Why some Shiites want Distance from Iran

Amiri’s statements angered clerics in Najaf, because they contradicted the reality that the militias comprising the PMU began forming after a call by Sistani on June 13, 2014, for Iraqis to take up arms in the wake of IS' capture of Mosul on June 10. Maliki's role consisted of his administration bringing the PMU under some sort of government supervision to coordinate action with the Iraqi national army.

Shiite cleric Muqtada al-Sadr, the leader of the Peace Battalion, one of the largest PMU factions, sarcastically dismissed Amir's statements, saying, “Maliki’s alleged Popular Mobilization Units, if they exist, do not represent me or Iraq,” highlighting the division in the organization.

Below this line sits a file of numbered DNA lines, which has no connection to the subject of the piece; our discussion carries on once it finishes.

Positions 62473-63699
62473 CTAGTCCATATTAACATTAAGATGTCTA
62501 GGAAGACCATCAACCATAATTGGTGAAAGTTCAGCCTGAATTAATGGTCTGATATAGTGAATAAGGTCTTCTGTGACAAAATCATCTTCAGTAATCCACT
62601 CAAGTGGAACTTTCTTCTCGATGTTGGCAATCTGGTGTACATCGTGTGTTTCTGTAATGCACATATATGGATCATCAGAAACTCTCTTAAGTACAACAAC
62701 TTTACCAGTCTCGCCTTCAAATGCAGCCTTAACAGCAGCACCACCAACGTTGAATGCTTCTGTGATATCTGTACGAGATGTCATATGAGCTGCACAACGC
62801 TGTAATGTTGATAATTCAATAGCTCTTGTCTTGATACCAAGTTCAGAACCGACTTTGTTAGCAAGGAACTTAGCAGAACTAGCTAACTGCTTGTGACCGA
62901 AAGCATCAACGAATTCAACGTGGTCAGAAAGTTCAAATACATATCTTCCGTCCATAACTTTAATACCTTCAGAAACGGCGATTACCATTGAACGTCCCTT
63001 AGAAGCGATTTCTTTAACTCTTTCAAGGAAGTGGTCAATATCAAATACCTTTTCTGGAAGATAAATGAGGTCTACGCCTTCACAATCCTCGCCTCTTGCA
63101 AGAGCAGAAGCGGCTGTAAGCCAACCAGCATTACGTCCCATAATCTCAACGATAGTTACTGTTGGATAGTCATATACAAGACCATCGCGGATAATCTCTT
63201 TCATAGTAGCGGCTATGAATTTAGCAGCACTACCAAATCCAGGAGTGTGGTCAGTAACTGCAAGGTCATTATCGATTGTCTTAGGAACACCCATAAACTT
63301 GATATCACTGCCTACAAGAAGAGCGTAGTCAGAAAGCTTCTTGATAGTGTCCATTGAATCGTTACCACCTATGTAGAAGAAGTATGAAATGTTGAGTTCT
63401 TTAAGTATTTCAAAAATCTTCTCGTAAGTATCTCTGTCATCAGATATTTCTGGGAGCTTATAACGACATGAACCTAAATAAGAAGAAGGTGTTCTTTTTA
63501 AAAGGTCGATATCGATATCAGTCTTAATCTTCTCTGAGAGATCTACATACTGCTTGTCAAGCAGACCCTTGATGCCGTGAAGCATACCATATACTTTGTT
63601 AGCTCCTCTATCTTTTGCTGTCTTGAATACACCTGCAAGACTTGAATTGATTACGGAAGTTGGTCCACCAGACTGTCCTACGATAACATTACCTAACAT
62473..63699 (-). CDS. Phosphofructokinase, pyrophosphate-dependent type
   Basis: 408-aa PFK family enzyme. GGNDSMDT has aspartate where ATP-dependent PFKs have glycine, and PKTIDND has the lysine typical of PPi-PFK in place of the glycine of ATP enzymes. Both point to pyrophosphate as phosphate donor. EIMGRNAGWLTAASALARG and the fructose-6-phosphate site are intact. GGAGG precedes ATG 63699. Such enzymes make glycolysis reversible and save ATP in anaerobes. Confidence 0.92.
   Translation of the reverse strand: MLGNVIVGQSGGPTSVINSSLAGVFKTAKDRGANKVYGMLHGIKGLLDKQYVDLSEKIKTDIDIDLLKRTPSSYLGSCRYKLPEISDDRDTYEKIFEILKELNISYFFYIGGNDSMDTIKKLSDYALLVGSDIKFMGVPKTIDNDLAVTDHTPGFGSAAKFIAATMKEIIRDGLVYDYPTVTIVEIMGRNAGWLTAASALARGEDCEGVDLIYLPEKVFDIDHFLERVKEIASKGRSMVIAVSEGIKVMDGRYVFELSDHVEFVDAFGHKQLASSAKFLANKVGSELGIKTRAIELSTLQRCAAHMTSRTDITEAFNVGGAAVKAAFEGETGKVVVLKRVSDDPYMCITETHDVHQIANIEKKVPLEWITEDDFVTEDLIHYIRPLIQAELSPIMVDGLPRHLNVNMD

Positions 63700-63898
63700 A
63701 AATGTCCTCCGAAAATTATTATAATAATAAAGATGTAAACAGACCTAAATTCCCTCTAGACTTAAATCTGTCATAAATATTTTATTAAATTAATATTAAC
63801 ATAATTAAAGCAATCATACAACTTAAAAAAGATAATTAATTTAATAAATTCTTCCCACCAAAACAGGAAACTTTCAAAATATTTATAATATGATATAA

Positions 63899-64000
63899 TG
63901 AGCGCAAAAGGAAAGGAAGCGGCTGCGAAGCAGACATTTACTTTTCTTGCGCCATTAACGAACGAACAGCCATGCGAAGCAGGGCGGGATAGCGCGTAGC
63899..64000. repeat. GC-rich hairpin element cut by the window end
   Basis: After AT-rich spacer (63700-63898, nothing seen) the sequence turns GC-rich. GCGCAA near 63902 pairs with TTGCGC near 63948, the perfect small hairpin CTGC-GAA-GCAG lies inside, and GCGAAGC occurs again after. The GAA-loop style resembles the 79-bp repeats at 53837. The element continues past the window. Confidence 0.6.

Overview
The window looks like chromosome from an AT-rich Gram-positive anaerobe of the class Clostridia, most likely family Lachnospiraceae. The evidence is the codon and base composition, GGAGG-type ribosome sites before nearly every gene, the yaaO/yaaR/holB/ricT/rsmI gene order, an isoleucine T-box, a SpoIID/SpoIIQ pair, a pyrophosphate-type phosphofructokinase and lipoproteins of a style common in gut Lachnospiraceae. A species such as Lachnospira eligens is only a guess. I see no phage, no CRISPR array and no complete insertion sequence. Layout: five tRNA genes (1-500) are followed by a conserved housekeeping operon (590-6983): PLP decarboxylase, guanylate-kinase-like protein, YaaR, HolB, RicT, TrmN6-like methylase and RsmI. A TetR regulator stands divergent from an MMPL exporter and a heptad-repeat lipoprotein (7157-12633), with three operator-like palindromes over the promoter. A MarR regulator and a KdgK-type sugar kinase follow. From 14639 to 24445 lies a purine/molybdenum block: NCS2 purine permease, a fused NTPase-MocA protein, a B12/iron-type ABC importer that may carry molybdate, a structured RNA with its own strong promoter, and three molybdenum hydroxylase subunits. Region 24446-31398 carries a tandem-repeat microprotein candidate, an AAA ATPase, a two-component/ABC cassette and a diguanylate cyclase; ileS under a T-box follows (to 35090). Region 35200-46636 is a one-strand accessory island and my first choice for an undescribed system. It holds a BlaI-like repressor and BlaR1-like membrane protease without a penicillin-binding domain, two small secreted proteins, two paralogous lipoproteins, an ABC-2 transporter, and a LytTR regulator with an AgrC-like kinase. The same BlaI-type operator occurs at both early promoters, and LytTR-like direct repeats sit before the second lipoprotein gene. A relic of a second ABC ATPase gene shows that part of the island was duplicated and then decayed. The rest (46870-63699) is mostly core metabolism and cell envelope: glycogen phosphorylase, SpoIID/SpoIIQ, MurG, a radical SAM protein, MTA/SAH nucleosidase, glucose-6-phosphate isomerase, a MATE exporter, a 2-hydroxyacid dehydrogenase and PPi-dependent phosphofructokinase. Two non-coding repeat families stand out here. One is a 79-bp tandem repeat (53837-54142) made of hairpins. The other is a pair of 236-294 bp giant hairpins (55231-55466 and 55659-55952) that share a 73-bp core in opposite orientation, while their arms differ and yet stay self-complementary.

The Iranian Fars News Agency published a news brief accompanied by an image of Maliki at his house welcoming Qasem Soleimani, the leader of the Iranian Quds Force, for iftar on June 29. Several PMU leaders were also invited. On July 3, Sky News Arabia, citing Iraqi sources, reported that Soleimani had allegedly proposed to Abadi that command of the PMU be given to Maliki. There were no corroborating reports of such a proposal having been made.

Ultimately, it seems, the Shiite division in Iraq revolves around how to organize relations with Iran in terms of pursuing Iranian agendas and building relations with Tehran based on mutual interests as well as Iraqi values and interests.

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